PHOTO: © Theater Dortmund

Der Ring des Nibelungen

In the organizer's words:

The Norse gods have exploited their power for too long and now it seems time to step down. Their downfall is imminent! While old Wotan clings to his throne with all his might once again, an alliance of the powerless is already forming far away: the exploited, the ugly, the lonely and abandoned, the daughters for whom there is no room - and all those who have never heard of Wagner. The result is Wagner's Ring of the Nibelung, but without a word from Wagner. A Ring in which others have their say: The primordial mother Erda. The dwarf Alberich. The Valkyrie and Wotan's favorite daughter Brünhilde. His wife Fricka. The children of the giants who once built Valhalla and were robbed of their wages. But Wotan also makes one last grand entrance. And from an unexpected source, we finally learn what really happened with the dragon. Quite differently, of course ...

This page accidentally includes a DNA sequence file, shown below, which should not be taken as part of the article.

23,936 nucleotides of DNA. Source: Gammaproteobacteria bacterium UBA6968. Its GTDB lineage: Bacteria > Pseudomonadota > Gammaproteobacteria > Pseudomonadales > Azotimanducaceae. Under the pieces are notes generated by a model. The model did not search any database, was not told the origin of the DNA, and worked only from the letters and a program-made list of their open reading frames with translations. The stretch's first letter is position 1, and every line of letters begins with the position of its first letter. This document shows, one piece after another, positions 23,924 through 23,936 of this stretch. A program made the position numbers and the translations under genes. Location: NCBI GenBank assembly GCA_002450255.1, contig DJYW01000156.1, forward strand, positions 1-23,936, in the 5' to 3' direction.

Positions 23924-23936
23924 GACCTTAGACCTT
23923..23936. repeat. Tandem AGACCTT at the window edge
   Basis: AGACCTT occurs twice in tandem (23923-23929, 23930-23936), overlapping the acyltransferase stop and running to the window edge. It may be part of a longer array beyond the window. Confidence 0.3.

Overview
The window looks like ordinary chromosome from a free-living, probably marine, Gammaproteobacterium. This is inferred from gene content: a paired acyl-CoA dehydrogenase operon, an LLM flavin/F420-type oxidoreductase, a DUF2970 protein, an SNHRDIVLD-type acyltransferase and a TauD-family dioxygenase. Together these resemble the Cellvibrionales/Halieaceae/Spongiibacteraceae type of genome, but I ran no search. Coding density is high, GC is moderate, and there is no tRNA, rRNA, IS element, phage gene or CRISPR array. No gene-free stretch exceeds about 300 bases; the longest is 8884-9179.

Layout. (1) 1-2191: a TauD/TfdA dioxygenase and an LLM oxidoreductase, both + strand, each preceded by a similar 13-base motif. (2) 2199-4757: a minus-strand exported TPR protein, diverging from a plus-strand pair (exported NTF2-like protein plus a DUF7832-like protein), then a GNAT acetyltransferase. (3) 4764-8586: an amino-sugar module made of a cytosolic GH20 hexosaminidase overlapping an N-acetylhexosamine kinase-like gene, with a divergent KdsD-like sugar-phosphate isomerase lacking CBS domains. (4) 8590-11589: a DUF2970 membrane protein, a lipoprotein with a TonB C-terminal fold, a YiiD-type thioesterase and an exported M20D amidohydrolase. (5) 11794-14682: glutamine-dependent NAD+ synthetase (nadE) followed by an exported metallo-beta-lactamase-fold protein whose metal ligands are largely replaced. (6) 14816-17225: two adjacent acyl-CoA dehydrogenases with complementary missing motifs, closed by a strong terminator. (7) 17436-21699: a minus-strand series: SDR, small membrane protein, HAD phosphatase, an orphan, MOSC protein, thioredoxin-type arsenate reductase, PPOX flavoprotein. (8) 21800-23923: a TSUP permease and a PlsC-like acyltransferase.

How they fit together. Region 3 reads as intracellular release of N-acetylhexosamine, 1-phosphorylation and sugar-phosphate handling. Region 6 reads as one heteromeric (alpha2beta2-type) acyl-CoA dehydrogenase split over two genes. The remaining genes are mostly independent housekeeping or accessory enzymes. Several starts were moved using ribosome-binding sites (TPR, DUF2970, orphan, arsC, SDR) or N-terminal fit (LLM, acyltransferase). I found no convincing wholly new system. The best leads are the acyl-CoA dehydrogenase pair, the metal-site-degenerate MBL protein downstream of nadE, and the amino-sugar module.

With The Ring of the Nibelung, Richard Wagner wanted to give the Germans their own myth. Necati Öziri corrects what is perhaps the most "German" of all Gesamtkunstwerke and asks: Is there a new word for "we"? One that does not mean the lowest common denominator? And are "we" really living in the golden twenties again, which come before the thirties? After her youthful, atmospheric and visually powerful interpretation of Euripides' Bacchae, Julia Wissert devotes herself to a new reading of another canonical work and asks what it means today - a substantive and musical examination of Wagner's work and the most German of myths. Can a new story be written from the old? And what can it look like?

This content has been machine translated.


Schauspiel Dortmund Hiltropwall 15 44137 Dortmund

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